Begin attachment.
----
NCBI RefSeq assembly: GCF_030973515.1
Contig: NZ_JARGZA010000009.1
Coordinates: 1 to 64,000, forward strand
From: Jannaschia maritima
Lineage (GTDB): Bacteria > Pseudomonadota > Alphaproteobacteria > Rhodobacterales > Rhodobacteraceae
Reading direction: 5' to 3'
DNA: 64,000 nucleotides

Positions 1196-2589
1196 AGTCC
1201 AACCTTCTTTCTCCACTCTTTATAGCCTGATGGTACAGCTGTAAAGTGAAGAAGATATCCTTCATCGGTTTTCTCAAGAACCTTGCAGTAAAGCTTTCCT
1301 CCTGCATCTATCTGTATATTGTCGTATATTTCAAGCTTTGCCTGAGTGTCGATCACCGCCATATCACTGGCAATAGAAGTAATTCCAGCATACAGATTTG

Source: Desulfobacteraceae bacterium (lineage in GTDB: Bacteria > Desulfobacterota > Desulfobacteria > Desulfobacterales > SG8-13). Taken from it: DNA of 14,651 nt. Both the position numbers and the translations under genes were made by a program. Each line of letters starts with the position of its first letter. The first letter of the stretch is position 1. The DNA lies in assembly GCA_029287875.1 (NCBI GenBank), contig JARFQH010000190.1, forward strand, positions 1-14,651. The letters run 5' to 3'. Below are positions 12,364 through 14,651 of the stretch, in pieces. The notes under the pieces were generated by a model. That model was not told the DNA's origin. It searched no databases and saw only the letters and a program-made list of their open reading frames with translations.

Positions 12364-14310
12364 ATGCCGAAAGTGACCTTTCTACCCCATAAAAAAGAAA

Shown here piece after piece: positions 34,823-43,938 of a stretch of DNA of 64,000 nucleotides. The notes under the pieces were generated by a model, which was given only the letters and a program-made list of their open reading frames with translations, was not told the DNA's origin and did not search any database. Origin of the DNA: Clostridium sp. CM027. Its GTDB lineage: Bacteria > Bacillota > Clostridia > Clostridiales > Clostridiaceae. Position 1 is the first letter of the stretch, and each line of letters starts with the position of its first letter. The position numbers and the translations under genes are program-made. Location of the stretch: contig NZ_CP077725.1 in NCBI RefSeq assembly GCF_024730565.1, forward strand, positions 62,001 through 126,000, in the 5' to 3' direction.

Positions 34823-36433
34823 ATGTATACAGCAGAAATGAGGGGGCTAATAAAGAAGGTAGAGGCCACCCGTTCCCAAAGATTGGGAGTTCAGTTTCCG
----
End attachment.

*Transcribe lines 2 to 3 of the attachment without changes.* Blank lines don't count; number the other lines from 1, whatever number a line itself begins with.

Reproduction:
Contig: NZ_JARGZA010000009.1
Coordinates: 1 to 64,000, forward strand